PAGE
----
To Bishop James Madison
Philadelphia Feb. 27. 99.
Your favor of Feb. 10. came safely to hand. we were for a moment flattered with the hope of a friendly accomodation of our differences with France by the President’s nomination of mr Murray our minister at the Hague to proceed to Paris for that purpose. but our hopes have been entirely dashed by his revoking that and naming mr Elsworth, mr Patrick Henry & Murray. the two former not to embark from America till they shall recieve assurances from the French government that they will be recieved with the respect due to their character by the Law of nations: and this too after the French government had already given assurances that whatever minister the President should send should be recieved with the respect due to the representative of a great free & independant nation. the effect of the new nomination is compleatly to parry the advances made by France towards a reconciliation. a great change is taking place in the public mind in these middle states, and they are rapidly resuming the Republican ground which they had for a moment relinquished. the tables of Congress are loaded with petitions proving this. 13. of the 22. counties of this state have already petitioned against the proceedings of the late Congress. many also from New York & New Jersey, and before the summer is over these three states will be in unison with the Southern & Western. I take the liberty of putting under your cover a letter for a young gentleman known to you, & to whom I know not how otherwise to direct it. I am with great esteem Dr. Sir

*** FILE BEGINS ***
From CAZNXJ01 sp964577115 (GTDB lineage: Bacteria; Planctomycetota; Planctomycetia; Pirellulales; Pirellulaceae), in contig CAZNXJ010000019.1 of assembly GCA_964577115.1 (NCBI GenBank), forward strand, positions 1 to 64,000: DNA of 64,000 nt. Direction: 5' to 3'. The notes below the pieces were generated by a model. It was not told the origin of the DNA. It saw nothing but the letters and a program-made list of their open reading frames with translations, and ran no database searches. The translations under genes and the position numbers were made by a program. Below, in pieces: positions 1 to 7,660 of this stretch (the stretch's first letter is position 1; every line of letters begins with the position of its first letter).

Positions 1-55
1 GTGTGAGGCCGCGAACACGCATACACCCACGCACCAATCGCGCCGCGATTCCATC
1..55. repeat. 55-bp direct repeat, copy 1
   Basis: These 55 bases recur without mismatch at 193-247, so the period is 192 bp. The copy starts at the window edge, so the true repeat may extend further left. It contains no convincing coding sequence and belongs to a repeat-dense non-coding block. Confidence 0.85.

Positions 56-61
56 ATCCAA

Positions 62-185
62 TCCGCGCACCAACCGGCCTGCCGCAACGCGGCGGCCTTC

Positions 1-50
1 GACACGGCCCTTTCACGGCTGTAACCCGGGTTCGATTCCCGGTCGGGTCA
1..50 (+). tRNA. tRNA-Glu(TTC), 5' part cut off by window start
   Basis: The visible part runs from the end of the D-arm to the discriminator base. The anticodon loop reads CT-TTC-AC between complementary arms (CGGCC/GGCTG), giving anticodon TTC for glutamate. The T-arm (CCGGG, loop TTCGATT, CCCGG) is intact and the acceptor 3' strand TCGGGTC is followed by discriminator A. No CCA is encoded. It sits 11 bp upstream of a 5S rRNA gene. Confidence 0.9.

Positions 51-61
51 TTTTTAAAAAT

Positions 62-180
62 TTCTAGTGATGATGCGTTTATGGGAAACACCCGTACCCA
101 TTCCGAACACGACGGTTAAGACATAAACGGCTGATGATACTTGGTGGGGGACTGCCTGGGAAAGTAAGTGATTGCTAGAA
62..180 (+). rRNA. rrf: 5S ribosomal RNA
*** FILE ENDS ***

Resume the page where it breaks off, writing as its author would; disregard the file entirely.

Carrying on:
Your friend & servt.
PrC (DLC); at foot of text: “Bishop Madison.” Enclosure: probably the following letter.